By: David P. Anderson, Texas A&M AgriLife Extension Service
The latest Cattle on Feed report, released March 18th, was an interesting one, especially for placements. Placements have been, arguably, the most interesting number for many months.
First, the basics of the report. Marketings were up 5 percent, largely due to the effects of an extra day in February from leap year. Placements were up 10 percent compared to February 2015. The combination resulted in March 1 cattle on feed up 1 percent. More cattle were placed in February than the year before in every weight category. Leap year, more cattle outside feedlots waiting to be placed, large movements from wheat pasture, and February 2015 having an abnormally small number of placements all contributed to more cattle entering feedlots and the large percentage change versus last year.
Digging into the report a little deeper highlights some of the seasonal differences in placements regionally in cattle feeding country. While placements of all weight classes were larger than the year before, placements of cattle weighing less than 600 pounds increased by a smaller percentage than did the heaviest cattle (over 800 pounds). Placements of the lightest cattle represented a smaller percent of all placements than last year.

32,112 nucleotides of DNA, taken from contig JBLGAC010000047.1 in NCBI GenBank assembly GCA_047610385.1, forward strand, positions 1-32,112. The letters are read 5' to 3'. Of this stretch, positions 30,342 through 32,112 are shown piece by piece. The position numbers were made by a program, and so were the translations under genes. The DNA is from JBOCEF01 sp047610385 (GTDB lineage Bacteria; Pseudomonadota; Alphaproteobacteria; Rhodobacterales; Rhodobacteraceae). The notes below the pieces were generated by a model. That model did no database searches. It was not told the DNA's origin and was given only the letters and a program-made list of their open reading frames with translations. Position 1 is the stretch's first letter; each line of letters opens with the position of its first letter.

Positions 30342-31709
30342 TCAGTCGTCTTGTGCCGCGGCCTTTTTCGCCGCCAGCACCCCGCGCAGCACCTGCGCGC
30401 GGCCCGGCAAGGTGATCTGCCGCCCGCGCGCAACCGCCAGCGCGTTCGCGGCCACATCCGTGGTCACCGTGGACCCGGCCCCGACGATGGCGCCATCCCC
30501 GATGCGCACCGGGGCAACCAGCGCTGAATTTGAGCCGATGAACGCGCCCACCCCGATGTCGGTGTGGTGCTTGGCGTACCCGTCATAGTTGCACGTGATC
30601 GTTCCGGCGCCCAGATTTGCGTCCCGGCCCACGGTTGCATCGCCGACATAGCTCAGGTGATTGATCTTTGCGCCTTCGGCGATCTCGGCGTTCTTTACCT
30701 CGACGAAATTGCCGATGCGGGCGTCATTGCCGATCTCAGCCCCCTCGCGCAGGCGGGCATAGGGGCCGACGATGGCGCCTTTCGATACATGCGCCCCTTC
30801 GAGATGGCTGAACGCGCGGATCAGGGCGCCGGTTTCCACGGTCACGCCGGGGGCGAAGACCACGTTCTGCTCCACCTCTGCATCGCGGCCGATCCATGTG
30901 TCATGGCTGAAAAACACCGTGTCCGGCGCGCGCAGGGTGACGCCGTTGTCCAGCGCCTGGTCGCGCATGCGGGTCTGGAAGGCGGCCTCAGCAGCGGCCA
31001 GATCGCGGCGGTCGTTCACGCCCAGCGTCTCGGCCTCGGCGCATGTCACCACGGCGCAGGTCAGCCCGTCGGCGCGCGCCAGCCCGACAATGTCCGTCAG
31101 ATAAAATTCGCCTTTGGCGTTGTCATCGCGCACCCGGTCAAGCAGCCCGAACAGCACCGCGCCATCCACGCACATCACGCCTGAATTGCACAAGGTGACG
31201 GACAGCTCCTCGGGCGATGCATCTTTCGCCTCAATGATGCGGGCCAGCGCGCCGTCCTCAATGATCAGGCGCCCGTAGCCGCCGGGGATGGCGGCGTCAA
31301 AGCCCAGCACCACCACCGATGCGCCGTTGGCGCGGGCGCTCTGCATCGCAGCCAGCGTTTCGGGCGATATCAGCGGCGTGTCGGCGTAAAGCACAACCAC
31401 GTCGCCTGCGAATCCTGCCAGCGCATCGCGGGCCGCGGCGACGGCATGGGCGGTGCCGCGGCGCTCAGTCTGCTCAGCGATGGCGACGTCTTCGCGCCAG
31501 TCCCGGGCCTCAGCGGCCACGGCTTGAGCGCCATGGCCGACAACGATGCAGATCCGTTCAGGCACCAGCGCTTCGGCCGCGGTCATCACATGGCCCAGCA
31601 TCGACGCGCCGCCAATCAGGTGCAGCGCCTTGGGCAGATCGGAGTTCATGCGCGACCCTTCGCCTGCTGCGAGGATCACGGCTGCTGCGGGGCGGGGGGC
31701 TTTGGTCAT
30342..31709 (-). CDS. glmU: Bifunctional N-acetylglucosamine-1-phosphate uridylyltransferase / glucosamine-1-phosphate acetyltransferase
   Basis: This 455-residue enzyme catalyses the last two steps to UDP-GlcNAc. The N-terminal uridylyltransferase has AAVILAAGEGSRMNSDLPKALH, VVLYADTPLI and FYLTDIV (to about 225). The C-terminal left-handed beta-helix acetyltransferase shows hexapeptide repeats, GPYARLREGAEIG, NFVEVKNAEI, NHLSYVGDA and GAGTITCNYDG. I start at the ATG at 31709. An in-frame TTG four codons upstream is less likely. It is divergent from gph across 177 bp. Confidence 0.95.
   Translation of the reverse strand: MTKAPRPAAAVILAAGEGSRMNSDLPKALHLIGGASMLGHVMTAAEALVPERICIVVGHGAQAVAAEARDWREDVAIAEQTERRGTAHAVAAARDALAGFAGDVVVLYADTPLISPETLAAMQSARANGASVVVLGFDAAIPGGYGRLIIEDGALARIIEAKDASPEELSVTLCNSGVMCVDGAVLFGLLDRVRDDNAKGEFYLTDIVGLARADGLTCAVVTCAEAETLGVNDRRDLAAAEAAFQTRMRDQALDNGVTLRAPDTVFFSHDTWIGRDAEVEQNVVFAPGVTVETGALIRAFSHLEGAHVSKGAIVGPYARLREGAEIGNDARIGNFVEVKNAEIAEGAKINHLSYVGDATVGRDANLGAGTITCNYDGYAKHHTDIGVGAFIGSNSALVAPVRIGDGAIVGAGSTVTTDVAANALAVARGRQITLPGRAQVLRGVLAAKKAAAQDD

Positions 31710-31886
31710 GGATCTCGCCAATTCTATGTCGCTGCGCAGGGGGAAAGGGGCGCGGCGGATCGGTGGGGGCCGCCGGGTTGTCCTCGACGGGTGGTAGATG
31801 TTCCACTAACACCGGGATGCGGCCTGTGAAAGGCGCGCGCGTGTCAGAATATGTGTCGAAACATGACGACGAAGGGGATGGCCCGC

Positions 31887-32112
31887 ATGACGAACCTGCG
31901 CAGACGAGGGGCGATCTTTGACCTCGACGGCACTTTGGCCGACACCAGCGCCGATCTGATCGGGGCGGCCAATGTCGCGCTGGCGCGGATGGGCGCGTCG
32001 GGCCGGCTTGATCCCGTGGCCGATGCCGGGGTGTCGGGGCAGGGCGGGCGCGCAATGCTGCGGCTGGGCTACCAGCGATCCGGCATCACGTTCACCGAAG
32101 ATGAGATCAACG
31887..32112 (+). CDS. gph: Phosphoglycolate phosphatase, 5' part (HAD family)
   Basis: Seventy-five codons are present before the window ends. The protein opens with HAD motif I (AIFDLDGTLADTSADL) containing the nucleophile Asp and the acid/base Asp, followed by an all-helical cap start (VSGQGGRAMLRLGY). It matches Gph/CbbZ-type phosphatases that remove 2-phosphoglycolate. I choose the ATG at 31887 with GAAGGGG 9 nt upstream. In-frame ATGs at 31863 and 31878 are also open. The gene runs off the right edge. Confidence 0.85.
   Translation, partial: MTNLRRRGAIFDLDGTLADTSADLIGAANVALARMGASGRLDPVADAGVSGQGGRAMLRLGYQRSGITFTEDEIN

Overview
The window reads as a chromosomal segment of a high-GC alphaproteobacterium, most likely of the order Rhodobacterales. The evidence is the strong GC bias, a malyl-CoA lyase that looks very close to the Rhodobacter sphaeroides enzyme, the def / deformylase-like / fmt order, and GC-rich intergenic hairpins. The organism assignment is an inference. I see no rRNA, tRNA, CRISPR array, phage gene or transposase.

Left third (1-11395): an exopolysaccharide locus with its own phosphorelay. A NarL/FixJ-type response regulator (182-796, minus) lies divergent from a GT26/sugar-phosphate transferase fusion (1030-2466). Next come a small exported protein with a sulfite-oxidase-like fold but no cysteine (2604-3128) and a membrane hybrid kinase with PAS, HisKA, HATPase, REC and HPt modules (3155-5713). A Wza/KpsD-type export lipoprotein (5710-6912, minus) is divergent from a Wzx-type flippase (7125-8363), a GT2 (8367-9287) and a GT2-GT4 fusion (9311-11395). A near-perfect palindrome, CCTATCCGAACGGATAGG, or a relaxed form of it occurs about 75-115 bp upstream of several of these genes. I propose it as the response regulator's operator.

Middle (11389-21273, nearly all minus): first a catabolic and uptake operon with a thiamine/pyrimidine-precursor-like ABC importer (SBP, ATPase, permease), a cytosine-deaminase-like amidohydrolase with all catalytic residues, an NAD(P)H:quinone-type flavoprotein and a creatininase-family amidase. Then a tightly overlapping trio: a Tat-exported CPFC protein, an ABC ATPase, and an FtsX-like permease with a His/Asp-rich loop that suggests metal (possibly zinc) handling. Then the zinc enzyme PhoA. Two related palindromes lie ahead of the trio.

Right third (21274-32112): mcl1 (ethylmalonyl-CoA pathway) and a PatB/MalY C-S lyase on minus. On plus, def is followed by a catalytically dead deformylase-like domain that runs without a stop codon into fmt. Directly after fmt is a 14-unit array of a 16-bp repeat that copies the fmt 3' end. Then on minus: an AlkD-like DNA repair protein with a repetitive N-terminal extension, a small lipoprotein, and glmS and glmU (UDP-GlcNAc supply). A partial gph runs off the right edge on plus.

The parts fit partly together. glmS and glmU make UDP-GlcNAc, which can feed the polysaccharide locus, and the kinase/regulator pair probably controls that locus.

A relatively larger percentage of placements in Texas tend to be cattle under 600 pounds. Thirty percent of placements in February were under 600 pounds compared to a five year average of 39 percent. Almost 22 percent of placements were over 800 pounds compared to a five year average of 16 percent. Over the past 5 years 42 percent of placements in Nebraska have been over 800 pounds and about 17 percent under 600 pounds in weight. In February 47 percent of placements were in the heaviest category and only 11 percent were under 600 pounds. Overall, the weight distribution of placements remained largely as usual, with relatively more heavy weight cattle placed.
Overall, this report should kick off a number of months of year-over-year larger placements as larger supplies of feeder cattle come to market.
Cattle prices continued their early Spring seasonal rally with some cattle trading over $140 per cwt while the 5 market average was $139.18. The Choice beef cutout began to pull back late in the week yet still finished over $230. The cutout continues to be led by strong middle meat prices and an over 100% increase in 50% lean boneless beef prices. Corn prices have started to creep a little higher, at least on the board, but they remain below a year ago and ample supplies should keep them that way, at least until we get the usual weather market scares.